When it comes to bond futures contracts, there is a fairly obscure little secret that savvy traders know about. This secret allows those who are aware of it to cash in on the difference between what they need to pay for their bond and what they receive upon delivery. It’s called “cheapest-to-deliver” and here we’ll show you how it works and how you can use it in your bonds futures trading.
What is the cheapest-to-deliver bond
The term CTD or cheapest-to-deliver refers to the contract with the lowest margin requirement when you are delivering bonds in order to cover a futures position. The CTD bond is related to your futures position because when you go short on bonds, you need to deliver them when the contract expires.
If you sell 10 contracts of bond X at $100 and then deliver them when the contract expires, you will want to deliver the bond with the lowest margin requirement. In this case, that would be a lower-priced bond from the same issuer, so you might deliver bonds worth $90 each.
In practice, you don’t have to worry about determining which specific bonds are cheapest-to-deliver because nowadays bond futures exchanges do this for you.
How does cheapest-to-deliver work
The CTD calculation is determined by the futures exchange, not by you. One factor that influences the calculation of cheapest-to-deliver is interest rates, specifically their recent movement. The current 30-day average rate on a bond will factor into its CTD status.
When the price of one bond goes up relative to other bonds in the same issuer’s series, its CTD status will go down because it might not be cheaper to deliver than other bonds in the issuer’s series. If this happens, that bond may be automatically switched out for a different one when you deliver your position.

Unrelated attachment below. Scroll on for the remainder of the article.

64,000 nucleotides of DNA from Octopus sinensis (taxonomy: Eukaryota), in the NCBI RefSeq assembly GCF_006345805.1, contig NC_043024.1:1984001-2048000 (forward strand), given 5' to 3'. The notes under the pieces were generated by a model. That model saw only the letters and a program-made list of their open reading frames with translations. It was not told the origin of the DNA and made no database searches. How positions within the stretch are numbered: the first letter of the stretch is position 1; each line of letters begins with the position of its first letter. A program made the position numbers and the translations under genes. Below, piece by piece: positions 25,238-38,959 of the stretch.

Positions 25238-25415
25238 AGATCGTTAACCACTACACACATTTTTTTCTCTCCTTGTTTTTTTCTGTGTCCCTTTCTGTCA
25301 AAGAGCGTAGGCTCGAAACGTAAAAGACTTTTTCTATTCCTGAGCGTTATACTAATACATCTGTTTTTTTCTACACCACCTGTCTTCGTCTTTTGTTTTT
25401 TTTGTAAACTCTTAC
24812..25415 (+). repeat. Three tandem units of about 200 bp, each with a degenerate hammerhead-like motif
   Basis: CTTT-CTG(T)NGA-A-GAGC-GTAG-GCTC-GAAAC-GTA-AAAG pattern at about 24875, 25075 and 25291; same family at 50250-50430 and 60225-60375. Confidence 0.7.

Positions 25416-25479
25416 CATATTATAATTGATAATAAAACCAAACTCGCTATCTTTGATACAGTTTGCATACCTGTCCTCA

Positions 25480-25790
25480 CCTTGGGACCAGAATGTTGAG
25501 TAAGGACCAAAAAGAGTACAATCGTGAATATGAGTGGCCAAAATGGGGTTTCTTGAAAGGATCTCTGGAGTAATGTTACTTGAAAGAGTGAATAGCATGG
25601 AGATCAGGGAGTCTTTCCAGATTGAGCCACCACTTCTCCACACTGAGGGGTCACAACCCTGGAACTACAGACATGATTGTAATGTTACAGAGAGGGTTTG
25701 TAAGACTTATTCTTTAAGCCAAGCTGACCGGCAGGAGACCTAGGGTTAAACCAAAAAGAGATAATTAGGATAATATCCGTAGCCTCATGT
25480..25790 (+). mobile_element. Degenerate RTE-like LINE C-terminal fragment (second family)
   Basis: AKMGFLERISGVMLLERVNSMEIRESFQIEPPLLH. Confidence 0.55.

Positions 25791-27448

The exchange automatically gives you the option of receiving the next CTD bond and takes care of this calculation and transaction for you, so you won’t need to worry about this.
Benefits of cheapest-to-deliver bonds
The main benefit of CTD positions is that the bond you receive has the lowest possible margin requirement when you deliver it to close your futures position. This can save you a lot of money, so smart traders know how to take advantage of it by buying or shorting bonds with this in mind.
There are other benefits to using cheapest-to-deliver positions, including:
- A lower yield
CTD positions will generally have a lower yield than other bonds because the issuer has already hedged its position in the bond futures market and is willing to sell at a lower margin (or deliver it with a higher margin).
- Less volatility
CTD positions tend to be less volatile because they are hedged. The exchange takes all the risk out of the position for you, so while CTD positions may have a lower yield, their prices tend to hover around par — unlike other non-CTD issues which fluctuate wildly with market conditions.
- More security
CTD positions are considered more secure by investors because they are hedged. In the event that a company goes bankrupt, CTD positions will be paid off at par value at maturity, unlike other non-CTD issues which could be worth less than what you bought them for.
Keep in mind that cheapest-to-deliver is only one factor to keep in mind when making your investment decisions.
Investing in cheapest-to-deliver bond futures can help you improve your returns and cut costs, but it’s no panacea. As with any investment strategy, trading CTD might work for some traders and not others. So make sure to conduct extensive research before you begin trading.